Unlike traditional cell towers, which have automatic generators onsite, nodes are capable of receiving power from mobile generators, but aren’t generally connected to them. Farrissey pointed out that nodes at Beetlebung Corner near town hall and the police and fire stations in Chilmark and on State Road in Aquinnah, also near town hall and the fire and police stations, have generator connections low enough to be reached on foot, whereas the majority require a bucket truck to reach. Still, it’s dicey work in bad weather. Utilities and their subcontractors generally don’t deploy in perilous conditions, but wait until it’s not dangerous for workers to work, as AT&T did.

“Once conditions were safe, our technicians deployed additional generators and worked around the clock to restore service and repair affected equipment,” Kate MacKinnon, a communications director at AT&T, wrote in an email after the storm.

No Verizon-owned sites on the Vineyard went out of service during the storm, according to Verizon spokesperson Laura Merrit.

At a March 20 selectmen’s meeting, Tim Carroll, Chilmark’s deputy fire chief and emergency manager, didn’t paint an “ideal” picture of midstorm recharging — something towns can do, too.

“The DAS can can be powered by a generator locally, but that means somebody goes there, turns on switches on the pole, plugs it in, has a gas generator sitting there — which is not ideal during a storm,” he said. “Certainly during recovery and mopup it’s possible, but we only have three of those generators and three of those cords. I think there’s 52 nodes in the system.”

The standing plan is to recharge nodes situated in Menemsha, Beetlebung Corner, and North Road by the auxiliary fire station, because public safety is concentrated in those areas, Carroll said.

He also pointed out that with power loss of eight hours or more, such as they suffered in the storm, Comcast telephone, cable, and internet go down. Should the area hub, the “connection back to the rest of the world,” go down, communication isolation would become more extreme, Carroll said.

The hub is a relay point where all the AT&T, Comcast, and Verizon signals from the nodes collect and are then separately retransmitted via fiberoptics, Carroll said.
In an email to the Times, American Tower Corp. vice president of communications and employee development Matt Peterson wrote, “The hub is the central location where tenant equipment hands off their RF [radio frequency] signal to the DAS. Our system then converts the RF signal to light and transmits this to the individual node equipment, where it’s converted back to RF. The signal is then amplified and transmitted out [through] the antenna(s).”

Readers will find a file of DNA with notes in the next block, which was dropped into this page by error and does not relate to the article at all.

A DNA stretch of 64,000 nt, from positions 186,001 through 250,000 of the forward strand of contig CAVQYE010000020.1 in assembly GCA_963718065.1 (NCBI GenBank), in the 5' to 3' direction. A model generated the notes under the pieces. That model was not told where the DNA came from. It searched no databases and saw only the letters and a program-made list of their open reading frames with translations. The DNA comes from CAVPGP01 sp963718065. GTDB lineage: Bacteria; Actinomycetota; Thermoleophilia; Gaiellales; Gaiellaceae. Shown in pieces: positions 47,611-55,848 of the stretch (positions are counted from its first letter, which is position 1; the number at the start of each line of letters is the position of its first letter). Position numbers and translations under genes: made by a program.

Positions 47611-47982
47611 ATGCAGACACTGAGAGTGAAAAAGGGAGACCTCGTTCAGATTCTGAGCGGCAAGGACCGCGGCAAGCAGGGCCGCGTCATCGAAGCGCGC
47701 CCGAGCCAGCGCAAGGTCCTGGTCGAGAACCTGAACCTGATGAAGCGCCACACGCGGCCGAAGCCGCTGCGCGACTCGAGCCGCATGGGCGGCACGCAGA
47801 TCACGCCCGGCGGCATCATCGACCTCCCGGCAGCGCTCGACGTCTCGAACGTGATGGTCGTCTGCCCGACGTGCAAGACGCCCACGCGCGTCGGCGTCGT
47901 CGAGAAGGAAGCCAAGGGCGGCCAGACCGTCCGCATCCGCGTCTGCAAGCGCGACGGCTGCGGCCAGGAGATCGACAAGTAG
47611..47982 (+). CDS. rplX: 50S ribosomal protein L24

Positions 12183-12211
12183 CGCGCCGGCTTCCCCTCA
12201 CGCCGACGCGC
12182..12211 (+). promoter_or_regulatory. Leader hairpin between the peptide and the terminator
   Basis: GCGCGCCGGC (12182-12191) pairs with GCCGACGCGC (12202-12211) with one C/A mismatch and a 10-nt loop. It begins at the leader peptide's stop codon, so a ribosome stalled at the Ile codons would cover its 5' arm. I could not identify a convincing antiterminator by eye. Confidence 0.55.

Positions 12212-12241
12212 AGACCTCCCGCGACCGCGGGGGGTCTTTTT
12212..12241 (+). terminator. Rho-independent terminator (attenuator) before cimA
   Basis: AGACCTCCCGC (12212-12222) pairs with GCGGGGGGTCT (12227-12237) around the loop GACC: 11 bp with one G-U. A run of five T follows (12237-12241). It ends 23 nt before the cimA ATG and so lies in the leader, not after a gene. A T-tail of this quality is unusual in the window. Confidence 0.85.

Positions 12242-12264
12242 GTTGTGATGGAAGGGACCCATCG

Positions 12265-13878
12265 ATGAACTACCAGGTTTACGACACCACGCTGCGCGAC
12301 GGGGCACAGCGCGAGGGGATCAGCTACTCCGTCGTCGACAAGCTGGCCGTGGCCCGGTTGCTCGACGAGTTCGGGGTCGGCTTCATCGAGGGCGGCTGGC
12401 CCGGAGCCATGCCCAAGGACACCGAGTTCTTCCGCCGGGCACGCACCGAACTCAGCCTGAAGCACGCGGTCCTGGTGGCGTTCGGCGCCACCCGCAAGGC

The hub remained functional during the storm due to a generator, Carroll said.

“The generator … can go for days. It did run for days, but it was low on propane, so they had to come in during the snowstorm to fill it up,” Carroll said.

Copper dates back to cold war
Sgt. Manning told The Times he’s generally available via his Comcast phone when on call, but Comcast went down during the storm, and he was left with “spotty” cell coverage and radio.

“It’s fortunate that we didn’t lose radio communication with the [communications] center,” he said, adding there’s always a possibility of losing the up-Island repeater on Peaked Hill.

Mobile phone capability was nonexistent to “very minimal,” Chief Belain said. What service there was likely worked off a tower in New Bedford, Farrissey said.

However, the police departments in each town retained non-fiberoptic landline communication. Chilmark Police Chief Jonathan Klaren said while the station’s Centrex telephone system went down, a few old-style landline connections remained viable. The reason for this, Farrissey explained, was cold war infrastructure.

From Peaked Hill, former site of a gap radar installation, to the brick telephone building at Beetlebung Corner, and up Middle Road through West Tisbury along State Road to Vineyard Haven to the brick telephone building on Edgartown–Vineyard Haven Road runs subterranean copper line called a “toll line,” Farrissey said. While standard copper telephone line is about the diameter of a garden hose, the Chilmark–Vineyard Haven toll line is the diameter of a human leg, he said.

At one time, the toll line provided direct communication from Peaked Hill to MIT researchers working on the elaborate SAGE (semi-automatic ground environment) radar defense system.

“The scope of the SAGE Air Defense System as it evolved from its inception in 1951 to its full deployment in 1963,” states MIT’s Lincoln Laboratory web site [], “was enormous. The cost of the project, both in funding and the number of military, civilian, and contractor personnel involved, exceeded that of the Manhattan Project.”